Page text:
A niche technology no longer, the past decade has seen fintech become a force to be reckoned with. Game-changing start-ups like Stripe, Circle and the homegrown success story Afterpay have challenged the status quo, given established players a run for their money – and provided better outcomes for customers in the process.

As digital technologies continue to up-end old ways, we’re seeing the emergence of a thriving ecosystem of fintech developers and an extraordinary proliferation of offerings, covering everything from mobile payments and wealth management to alternative funding.

A glance at the attendance list for the Singapore FinTech Festival offers some insight into the scope and scale of the fintech phenomenon. No longer merely the province of ICT whizz kids with an entrepreneurial bent, the event drew some 60,000 delegates, many from the upper ranks of the financial services and technology industries, academia and the public sector.

Venturing into spaces where big banks don’t go

For governments, particularly in emerging economies, fintech represents a golden opportunity to extend access of banking and financial services to a greater number of individuals, rapidly and at low cost.

According to the World Bank’s most recent Global Findex data, there are still 1.7 billion “unbanked” adults globally. Participation in the mainstream economy is limited for many in this cohort. But while they may have never opened a bank account, chances are there’s a smartphone in their pocket. Enter the mobile-first financial service providers who can facilitate instant inclusion by utilising that device to provide access to banking and financial services which historically were beyond its owner’s reach. It’s a win-win, win – for fintech providers, governments and the economies they oversee, and consumers themselves.

Making and policing the rules

That’s not to say governments can or should stand back and watch while fintechs disrupt the sector with innovative new offerings, as the likes of Afterpay and online business lender Prospa continue to do, here in Australia.

On the contrary, the rise of fintech makes the maintenance of a rigorous regulatory framework more important than ever. It’s the sum total of this oversight – regulations, governance, funds, talent and collaboration – that gives consumers, at home and elsewhere in the world, the confidence and reassurance they need to venture into the uncharted waters fintech start-ups represent to them.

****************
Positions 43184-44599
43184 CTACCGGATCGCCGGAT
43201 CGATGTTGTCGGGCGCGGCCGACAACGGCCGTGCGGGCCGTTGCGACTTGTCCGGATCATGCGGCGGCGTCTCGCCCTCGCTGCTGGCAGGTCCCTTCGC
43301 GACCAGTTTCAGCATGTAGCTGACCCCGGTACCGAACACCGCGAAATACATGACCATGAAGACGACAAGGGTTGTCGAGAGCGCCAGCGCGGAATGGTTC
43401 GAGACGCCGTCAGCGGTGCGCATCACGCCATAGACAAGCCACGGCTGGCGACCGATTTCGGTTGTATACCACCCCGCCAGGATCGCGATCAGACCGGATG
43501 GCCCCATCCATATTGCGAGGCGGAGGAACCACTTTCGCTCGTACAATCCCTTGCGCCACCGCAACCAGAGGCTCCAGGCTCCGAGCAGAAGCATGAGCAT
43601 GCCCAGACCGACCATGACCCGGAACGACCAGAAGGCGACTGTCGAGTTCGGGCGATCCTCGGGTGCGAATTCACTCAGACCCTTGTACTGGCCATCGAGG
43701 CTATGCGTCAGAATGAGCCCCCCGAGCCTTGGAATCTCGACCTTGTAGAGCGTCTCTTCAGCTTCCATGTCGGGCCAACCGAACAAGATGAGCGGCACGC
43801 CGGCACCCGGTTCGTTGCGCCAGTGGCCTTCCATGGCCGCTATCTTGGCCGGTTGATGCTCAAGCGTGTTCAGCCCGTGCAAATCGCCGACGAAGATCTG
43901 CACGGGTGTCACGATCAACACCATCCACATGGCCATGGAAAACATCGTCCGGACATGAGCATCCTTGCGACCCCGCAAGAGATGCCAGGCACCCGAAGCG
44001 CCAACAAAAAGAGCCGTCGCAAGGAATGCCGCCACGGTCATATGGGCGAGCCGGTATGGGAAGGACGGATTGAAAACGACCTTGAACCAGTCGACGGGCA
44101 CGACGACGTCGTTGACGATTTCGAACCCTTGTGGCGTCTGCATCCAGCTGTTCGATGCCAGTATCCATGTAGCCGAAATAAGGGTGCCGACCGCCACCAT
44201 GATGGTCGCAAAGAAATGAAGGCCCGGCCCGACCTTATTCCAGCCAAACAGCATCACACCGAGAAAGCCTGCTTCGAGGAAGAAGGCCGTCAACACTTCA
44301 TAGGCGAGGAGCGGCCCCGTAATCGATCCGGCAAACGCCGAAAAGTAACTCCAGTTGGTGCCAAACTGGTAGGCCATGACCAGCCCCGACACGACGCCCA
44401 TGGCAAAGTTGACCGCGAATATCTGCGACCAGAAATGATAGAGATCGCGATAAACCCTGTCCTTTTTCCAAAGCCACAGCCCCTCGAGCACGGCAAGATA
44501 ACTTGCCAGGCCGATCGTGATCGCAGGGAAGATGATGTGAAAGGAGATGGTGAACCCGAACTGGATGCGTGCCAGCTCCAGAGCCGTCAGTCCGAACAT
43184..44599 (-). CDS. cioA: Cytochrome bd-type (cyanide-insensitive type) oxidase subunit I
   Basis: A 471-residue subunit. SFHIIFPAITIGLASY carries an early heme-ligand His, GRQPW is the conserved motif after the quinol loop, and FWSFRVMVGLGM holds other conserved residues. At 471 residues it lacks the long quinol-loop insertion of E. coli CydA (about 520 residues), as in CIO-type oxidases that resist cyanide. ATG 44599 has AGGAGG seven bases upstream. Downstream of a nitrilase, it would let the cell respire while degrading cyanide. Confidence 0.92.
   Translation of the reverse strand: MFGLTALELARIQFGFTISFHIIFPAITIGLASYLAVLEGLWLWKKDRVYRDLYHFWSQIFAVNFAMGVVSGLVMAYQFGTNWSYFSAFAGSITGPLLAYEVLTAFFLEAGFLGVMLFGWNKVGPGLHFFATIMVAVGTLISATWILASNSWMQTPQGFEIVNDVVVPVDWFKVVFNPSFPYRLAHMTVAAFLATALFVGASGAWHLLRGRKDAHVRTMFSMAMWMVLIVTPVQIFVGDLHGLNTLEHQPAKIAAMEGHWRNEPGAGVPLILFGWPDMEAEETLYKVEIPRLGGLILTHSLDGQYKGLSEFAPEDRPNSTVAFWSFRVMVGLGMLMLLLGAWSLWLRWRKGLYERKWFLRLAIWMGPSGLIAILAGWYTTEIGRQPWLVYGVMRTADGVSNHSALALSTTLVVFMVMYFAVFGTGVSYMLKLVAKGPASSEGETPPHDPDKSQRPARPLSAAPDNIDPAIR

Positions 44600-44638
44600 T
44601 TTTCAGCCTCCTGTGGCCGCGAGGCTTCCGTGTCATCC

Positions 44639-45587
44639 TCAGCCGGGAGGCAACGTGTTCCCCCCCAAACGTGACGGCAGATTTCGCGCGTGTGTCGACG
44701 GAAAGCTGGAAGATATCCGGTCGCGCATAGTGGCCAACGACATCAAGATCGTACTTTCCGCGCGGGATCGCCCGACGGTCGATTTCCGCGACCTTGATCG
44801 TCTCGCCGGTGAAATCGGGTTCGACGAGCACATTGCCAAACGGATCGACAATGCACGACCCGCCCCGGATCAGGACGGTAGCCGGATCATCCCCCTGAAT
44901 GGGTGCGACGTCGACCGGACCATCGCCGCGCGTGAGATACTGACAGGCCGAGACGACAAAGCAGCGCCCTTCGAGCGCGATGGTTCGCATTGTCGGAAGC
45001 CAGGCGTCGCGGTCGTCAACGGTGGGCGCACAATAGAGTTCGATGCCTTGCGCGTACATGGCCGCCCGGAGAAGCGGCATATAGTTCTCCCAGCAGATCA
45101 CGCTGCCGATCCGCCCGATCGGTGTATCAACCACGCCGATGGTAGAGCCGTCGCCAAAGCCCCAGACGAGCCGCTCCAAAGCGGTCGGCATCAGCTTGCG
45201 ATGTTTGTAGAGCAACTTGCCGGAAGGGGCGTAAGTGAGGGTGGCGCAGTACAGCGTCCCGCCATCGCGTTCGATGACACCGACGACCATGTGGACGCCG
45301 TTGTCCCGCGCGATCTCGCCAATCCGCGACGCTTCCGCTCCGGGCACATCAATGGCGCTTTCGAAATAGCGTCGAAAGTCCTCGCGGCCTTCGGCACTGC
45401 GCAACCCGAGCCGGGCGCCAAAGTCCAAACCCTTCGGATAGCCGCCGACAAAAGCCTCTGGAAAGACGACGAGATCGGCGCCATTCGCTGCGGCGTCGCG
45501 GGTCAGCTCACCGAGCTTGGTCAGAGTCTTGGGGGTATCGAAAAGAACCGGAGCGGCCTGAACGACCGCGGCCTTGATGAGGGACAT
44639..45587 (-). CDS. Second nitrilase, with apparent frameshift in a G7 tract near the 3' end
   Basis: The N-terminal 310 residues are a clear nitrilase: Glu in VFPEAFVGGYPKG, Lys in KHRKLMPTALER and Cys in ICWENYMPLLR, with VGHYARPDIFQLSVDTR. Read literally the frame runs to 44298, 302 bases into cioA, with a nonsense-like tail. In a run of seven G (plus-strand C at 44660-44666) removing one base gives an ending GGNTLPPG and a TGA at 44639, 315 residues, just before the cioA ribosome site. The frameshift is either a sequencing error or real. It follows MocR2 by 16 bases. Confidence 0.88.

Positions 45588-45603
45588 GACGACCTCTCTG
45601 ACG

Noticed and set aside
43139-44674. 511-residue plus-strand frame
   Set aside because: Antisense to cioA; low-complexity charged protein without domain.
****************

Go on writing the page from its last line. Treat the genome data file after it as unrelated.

There’s also a role for governments to play in promoting financial and digital literacy, particularly among the unbanked and underbanked who may be vulnerable to exploitation.

New opportunities for older players to add value

While fintechs may appear to have stolen a march on established players, with agile, lower cost services a digital-only model can offer to emerging customer groups, they don’t have the field to themselves. There are opportunities aplenty for traditional banks and insurers willing to take a leaf out of the newcomers’ books and utilise digital technology to target customers who might previously have been deemed uneconomic to service.

For example, while Singapore is all set to issue digital bank licenses, the leading banks will not make it easy for these new entrants. They will continue to offer competing digital offerings and will present very stiff competitive barriers to the new digital bank entrants – especially given their ability to continue offering personalised service and touchpoints.

From disruptive upstarts to viable long-term providers

For their part, fintechs must continue to demonstrate their credentials as serious contenders; real alternatives to the established processes and institutions which comprise the old banking and insurance order. They’ll do so by proving they’re viable at scale and have proper compliance and risk management frameworks in place.

It’s a hurdle not all will clear. Historically, start-ups of all stripes have a low success rate and for every Stripe or Afterpay, there’s an array of also-rans whose prototypes failed to gain traction in the real world or proved to be solutions in search of problems.

Those fintechs that base their innovations on real issues which the existing market has failed to address stand the best chance of defying the odds.

Looking ahead to a more innovative future

What does the future of fintech look like? All signs suggest the extraordinary evolution we’ve witnessed over the past decade has a way to run yet. As emerging technologies, including AI and the internet of things, drive disruption and innovation, we’ll continue to see a wealth of opportunities for fintechs that succeed in harnessing their power and parlaying it to benefit themselves and the customers they serve.

Amit Gupta, chief executive, Ecosystm